First – credit to New York Times. Specifically Gretchen Reynolds who provides wise perspectives on sport and exercise medicine. Like this piece about exercise for brain function. Gretchen provides balanced, topical sports medicine coverage – she picks the emerging winners and doesn’t get blinded by fads. She has been on exercise and brain function for a while – if it were a stock, think Apple over recent years or Blackberry during 2000-2005. The NYT’s Tara Parker-Pope is active on Twitter (@NYTimesWell) – definitely good to follow.
Second, the BJSM actively promotes this area of Exercise is Medicine. One review relating resistance training and cognitive benefit will get you started. In the same issue, the paragon of the field, Art Kramer, summarizes aerobic exercise effects.
For more spice and intrigue, consider Leon Flicker’s gentle rebuke to the NIH for their failing to acknowledge the evidence for exercise and brain function in their 2010 consensus statement. An Australian had to lead that push because US researchers want NIH funding – don’t bite the hand that feeds you! But why didn’t the NIH do a better job? Is this a case for Ray Moynihan? (Twitter @RayMoynihan and ‘Selling Sickness’ via Amazon). To spell it out, do major agencies undervalue the benefits of physical activity for health because there is no corporate support? (Omission rather than commission?).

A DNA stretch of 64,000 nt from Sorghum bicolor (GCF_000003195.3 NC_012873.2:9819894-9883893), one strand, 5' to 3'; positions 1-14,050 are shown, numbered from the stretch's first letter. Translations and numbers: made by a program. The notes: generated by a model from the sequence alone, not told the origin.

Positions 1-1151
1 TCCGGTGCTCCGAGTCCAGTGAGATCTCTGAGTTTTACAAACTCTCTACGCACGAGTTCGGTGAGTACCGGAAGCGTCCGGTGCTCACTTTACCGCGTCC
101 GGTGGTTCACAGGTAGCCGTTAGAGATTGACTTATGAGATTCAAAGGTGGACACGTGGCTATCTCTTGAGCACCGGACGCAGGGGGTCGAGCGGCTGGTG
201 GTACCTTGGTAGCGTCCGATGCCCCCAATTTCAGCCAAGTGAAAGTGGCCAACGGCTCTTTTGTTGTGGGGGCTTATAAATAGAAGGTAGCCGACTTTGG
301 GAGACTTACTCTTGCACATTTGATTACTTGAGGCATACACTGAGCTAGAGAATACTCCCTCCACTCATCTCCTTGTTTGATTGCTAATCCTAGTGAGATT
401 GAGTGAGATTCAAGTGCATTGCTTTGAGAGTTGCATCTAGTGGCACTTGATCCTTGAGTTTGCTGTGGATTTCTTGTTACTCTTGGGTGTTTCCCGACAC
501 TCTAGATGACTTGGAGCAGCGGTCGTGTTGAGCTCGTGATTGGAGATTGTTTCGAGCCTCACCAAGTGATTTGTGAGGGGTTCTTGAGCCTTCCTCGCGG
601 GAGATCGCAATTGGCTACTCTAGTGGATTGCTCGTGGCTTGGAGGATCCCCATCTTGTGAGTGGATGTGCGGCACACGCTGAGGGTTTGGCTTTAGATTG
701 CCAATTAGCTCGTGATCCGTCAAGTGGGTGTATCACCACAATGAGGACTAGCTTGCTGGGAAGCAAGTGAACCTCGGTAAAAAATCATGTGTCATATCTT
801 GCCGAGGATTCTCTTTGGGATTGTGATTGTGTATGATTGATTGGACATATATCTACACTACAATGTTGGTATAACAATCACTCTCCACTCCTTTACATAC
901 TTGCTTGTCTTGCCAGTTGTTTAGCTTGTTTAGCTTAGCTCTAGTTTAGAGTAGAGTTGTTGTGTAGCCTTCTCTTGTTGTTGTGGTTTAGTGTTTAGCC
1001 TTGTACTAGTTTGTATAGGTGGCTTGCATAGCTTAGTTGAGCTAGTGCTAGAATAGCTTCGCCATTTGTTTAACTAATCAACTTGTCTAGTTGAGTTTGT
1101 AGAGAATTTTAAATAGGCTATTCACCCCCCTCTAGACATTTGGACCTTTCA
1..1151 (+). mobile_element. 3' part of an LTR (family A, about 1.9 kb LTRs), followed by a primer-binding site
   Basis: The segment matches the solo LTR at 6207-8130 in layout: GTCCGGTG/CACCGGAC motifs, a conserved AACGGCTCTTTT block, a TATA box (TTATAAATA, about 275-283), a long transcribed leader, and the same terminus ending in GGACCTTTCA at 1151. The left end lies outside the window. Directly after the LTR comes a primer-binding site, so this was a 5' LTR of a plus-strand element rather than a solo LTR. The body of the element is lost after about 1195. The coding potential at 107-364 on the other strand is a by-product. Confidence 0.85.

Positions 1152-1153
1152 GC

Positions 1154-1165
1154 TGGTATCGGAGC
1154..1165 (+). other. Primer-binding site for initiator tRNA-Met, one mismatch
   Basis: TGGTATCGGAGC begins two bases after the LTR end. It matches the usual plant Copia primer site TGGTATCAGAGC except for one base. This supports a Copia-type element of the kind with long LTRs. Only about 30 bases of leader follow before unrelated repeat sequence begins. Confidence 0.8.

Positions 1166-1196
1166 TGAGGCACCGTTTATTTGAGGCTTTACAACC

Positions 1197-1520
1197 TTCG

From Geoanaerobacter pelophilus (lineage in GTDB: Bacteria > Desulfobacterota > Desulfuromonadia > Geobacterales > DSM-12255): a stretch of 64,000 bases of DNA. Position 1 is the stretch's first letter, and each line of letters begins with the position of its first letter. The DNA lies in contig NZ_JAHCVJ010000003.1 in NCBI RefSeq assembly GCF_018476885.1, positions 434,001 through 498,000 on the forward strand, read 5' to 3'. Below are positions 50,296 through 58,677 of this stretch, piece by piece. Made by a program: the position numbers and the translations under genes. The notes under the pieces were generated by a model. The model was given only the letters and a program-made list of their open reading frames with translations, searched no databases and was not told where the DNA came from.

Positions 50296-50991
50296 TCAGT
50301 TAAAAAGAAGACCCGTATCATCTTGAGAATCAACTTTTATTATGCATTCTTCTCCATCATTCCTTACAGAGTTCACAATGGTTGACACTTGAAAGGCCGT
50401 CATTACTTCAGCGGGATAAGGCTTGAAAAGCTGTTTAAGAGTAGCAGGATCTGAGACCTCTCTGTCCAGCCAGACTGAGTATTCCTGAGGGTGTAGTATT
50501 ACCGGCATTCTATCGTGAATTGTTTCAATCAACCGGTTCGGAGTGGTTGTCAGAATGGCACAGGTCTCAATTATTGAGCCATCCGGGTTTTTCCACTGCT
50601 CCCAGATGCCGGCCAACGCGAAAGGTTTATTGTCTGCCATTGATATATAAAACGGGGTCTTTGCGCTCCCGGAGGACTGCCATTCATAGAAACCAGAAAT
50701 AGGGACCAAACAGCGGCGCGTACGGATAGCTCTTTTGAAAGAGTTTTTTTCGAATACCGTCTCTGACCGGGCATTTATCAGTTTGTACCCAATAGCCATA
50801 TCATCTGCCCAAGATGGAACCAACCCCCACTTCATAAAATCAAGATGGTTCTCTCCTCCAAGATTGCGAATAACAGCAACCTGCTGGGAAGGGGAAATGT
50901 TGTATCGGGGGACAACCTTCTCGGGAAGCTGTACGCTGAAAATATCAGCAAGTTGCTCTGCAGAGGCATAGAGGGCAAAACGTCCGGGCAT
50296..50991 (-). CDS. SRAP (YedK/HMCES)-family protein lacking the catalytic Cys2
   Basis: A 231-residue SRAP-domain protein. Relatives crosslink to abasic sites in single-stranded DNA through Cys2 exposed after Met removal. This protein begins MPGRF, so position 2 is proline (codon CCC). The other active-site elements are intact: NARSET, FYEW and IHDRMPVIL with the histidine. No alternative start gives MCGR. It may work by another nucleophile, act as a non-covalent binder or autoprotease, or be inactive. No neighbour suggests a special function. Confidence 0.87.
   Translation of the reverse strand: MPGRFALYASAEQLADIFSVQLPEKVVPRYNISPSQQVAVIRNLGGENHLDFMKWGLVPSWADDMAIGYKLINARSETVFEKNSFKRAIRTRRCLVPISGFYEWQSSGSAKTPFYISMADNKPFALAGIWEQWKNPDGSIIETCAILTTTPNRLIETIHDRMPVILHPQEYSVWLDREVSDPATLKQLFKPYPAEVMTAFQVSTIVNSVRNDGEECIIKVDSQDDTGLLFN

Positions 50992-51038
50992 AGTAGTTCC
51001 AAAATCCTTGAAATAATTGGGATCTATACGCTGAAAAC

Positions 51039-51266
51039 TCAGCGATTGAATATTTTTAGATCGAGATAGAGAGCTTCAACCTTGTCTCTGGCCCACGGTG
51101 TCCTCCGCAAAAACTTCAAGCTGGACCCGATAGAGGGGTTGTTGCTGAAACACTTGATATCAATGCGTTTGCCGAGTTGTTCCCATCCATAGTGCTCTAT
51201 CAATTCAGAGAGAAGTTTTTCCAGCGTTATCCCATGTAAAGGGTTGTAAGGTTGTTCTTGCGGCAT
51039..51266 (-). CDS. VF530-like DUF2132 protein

OK – enough for a weekend!
Take home message = exercise for your brain – your heart will thank you for it!
And third, remember that any drug trial that shows a positive effect will have 10 to 100 to 1000 times more marketing budget support than a similar exercise study. So when the evidence is emerging for physical activity benefits – see lead link to New York Times….magnify the headline fonts and the coverage volume by 10 to 100 to 1000 for a fair comparison with anticholinesterases. I’m reaching for my walking shoes and my dumbell!